Nationals sticking with Matt Capps as closer

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Just two weeks ago Matt Capps was a perfect 16-for-16 closing out games for the Nationals, but yesterday’s blown save was his fourth in six chances since then and his third in four games so far this month.
His overall numbers are still solid, as Capps is 18-for-22 in saves opportunities with a 3.62 ERA and 25/7 K/BB ratio in 27.1 innings, but he’s now allowed 14 runs in his last 10 outings and both Tyler Clippard and Drew Storen are waiting in the wings.
However, manager Jim Riggleman made it clear that Capps will remain the Nationals’ closer despite his struggles. According to Riggleman “he’s throwing the ball well” and “just has to make an adjustment with his sliders” because “he can’t just have his fastball going.”
We’ll see whether Riggleman changes his tune if Capps has another ugly outing or two, because unlike in past seasons the Nationals are near enough to contention that sticking with a struggling closer will get the manager some heat from fans and media members. Of course, with Bryce Harper hours from being drafted and Stephen Strasburg’s arrival a day away Capps can fly under the radar for a bit longer.

Javier Baez, D.J. LeMahieu have disagreement about sign-stealing

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Fellow second basemen Javier Baez of the Cubs and D.J. LeMahieu of the Rockies got into a disagreement in the top of the third inning of Sunday’s game at Coors Field over sign-stealing.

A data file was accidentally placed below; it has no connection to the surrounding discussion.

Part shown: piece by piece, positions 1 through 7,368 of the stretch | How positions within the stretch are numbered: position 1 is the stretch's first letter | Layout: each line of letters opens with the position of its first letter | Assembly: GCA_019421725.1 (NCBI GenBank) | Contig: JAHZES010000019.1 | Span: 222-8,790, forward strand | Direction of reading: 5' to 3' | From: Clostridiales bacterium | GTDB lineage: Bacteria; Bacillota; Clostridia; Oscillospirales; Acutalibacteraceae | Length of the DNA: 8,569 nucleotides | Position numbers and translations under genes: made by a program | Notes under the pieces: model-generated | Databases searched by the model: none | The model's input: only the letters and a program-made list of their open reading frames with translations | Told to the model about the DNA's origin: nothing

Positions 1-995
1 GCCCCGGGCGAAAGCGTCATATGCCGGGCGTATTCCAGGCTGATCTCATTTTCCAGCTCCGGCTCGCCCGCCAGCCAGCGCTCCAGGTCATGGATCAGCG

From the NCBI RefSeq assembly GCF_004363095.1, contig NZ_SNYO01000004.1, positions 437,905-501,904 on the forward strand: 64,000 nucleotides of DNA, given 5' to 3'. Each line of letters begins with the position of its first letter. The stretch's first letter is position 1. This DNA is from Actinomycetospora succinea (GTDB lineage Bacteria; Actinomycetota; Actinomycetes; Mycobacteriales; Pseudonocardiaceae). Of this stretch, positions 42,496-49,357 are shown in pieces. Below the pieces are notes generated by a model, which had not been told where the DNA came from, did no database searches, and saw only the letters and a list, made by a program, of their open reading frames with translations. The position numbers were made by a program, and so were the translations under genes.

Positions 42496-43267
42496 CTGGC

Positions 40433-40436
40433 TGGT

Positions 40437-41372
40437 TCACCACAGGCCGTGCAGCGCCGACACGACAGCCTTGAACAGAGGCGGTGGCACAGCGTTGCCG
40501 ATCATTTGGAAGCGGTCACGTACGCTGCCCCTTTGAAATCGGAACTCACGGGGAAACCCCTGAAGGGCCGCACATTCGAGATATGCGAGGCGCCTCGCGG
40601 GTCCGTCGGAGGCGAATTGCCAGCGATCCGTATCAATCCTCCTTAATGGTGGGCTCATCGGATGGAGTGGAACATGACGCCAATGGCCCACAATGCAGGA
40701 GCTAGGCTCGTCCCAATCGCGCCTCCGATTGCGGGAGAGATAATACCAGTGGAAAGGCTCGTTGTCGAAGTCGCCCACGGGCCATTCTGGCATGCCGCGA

LeMahieu reached on a fielder’s choice ground out, then advanced to second base on Charlie Blackmon‘s single. While Nolan Arenado and Trevor Story were batting, Baez was concerned that LeMahieu was relaying the Cubs’ signs to his teammates. Baez decided to stand in front of LeMahieu to block any information he might have been giving to Arenado and Story. LeMahieu got irritated and the two jawed at each other for a bit. Umpires Vic Carapazza and Greg Gibson had to intervene to tell Baez to knock it off.

There has always been a back-and-forth with alleged sign-stealing. As long as teams aren’t using technology to steal signs, it’s fair game for players to relay information to their teammates about the opposing team’s signs. Last year, MLB determined the Red Sox went against the rules and used technology — an Apple watch in this case — to steal signs from the Yankees. Other teams in the past have been accused of using binoculars from the bullpen to steal signs. In this particular case with Baez and LeMahieu, there was no foul play going on, just Baez trying to make the Rockies cede what he perceived to be their slight competitive advantage.

The Cubs went on to beat the Rockies 9-7 on Sunday.